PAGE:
Maybe naively, however, I maintain that the tradition of modern sciences can help resolve or at least ameliorate conflicts in non-science issues as well. I believe that life will be much easier if the majority of the population of the world subscribed to:

  • not presenting one’s beliefs as evidence of one’s rightfulness and righteousness; and   
  • not considering any concept sacred, no matter how widely popular it may be.

Strict observation of such seemingly simple criteria in non-scientific cases is not easy. A conscious effort to adhere to them, however, should be rewarding and help one better understand others.

I am aware of my naivety in maintaining that disputes between individuals, societies, countries, etc. stem from lack of understanding. To the contrary, conflicts are often over material interests and desire for domination.   Nevertheless, the partially scientified world of the 21st  century has, to certain extents, created legal international infrastructures to deplore, if not to prevent, the age old brute logic that the strong can take the possessions of the weak. Such provisions are welcome developments. They can impede acts of aggression, or at least are expected to do so.

Finally, I am aware that my professed technique of reduction to basics has oversimplified the problems. After all, long before the formulation of exact sciences, man’s inexact creations, such as sports, arts, music, poetry, epics, commerce and even wars, have brought people together and let them interact with each other. Here, I only wish to point out that science, by all standards, seems to be the most vigorous force behind the development of societies. Logically, its value-free methodology should serve as a common language that allows us to understand each other. It is worth the effort.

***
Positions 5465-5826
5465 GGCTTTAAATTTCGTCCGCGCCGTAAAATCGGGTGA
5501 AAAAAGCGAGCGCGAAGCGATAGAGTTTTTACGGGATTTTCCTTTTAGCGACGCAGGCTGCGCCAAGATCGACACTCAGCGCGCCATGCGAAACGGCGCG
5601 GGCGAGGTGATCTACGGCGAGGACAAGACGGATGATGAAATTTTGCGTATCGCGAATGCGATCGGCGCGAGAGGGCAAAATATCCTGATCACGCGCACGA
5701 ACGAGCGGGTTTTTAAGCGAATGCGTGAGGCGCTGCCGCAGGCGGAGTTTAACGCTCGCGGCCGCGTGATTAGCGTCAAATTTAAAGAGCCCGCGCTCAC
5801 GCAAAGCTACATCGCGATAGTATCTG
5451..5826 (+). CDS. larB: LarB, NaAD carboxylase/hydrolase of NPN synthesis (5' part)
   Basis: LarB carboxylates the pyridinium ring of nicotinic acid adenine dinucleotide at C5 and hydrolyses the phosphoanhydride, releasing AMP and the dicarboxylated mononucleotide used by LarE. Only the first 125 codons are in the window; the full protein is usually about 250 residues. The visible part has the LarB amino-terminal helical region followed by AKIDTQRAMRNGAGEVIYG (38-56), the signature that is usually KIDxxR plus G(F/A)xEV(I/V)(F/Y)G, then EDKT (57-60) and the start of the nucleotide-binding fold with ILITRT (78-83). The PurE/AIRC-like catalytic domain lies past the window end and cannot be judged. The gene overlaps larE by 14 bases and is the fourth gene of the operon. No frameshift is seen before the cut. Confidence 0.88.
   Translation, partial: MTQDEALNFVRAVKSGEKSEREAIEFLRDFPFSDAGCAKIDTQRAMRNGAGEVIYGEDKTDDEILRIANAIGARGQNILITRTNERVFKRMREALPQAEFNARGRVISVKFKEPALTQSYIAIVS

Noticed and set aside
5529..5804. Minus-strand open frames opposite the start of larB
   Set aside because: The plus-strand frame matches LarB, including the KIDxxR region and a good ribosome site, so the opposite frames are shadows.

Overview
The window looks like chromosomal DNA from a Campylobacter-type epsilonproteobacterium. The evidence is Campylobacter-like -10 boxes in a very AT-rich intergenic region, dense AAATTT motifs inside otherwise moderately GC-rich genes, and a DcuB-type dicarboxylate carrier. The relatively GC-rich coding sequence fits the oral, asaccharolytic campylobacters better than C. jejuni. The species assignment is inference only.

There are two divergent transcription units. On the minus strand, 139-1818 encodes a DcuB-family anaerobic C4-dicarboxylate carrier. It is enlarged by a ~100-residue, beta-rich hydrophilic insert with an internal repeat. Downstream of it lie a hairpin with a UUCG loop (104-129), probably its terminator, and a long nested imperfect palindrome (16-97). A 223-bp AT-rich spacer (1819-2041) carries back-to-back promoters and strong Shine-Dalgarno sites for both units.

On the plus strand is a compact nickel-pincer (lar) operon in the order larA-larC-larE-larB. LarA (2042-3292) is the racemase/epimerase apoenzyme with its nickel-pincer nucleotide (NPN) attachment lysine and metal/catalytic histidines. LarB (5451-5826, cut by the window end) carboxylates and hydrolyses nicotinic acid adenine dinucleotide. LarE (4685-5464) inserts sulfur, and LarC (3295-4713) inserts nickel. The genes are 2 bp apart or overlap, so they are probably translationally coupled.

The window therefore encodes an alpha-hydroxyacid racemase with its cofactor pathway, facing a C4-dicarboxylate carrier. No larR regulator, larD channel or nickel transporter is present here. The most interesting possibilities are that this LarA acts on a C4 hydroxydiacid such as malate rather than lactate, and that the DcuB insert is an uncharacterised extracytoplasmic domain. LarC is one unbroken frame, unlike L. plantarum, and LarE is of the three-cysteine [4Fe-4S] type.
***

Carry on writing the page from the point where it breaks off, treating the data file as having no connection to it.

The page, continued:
Notes and references

For over 20 years, U.S. academies and Iran’s academia, in spite of all differing views of their governments over international issues, have conducted a series of informal forums to discuss topics of mutual interest. From time to time a dozen or so participants from both sides get together in the U.S., in Iran, or elsewhere, and exchange ideas on issues. So far we have had 10 -15 such forums.

The title and theme of the 2007 US-Iran forum was “Science, a Gateway to Understanding” and was held in Tehran. What I presented here today was the second edition of what I had done in 2007. []

I often turn to my learned colleague, Bahman Farnudi, for advice on my writings. When I asked him to have a look at this paper, he did a literature search and came up with many references, mainly in the fields of medicine and social sciences, with themes similar to what I have shared with you today. There are diverging points of view. They only tell me that medicine and social sciences have a long way ahead to become exact and evidence-based disciplines. Here are samples: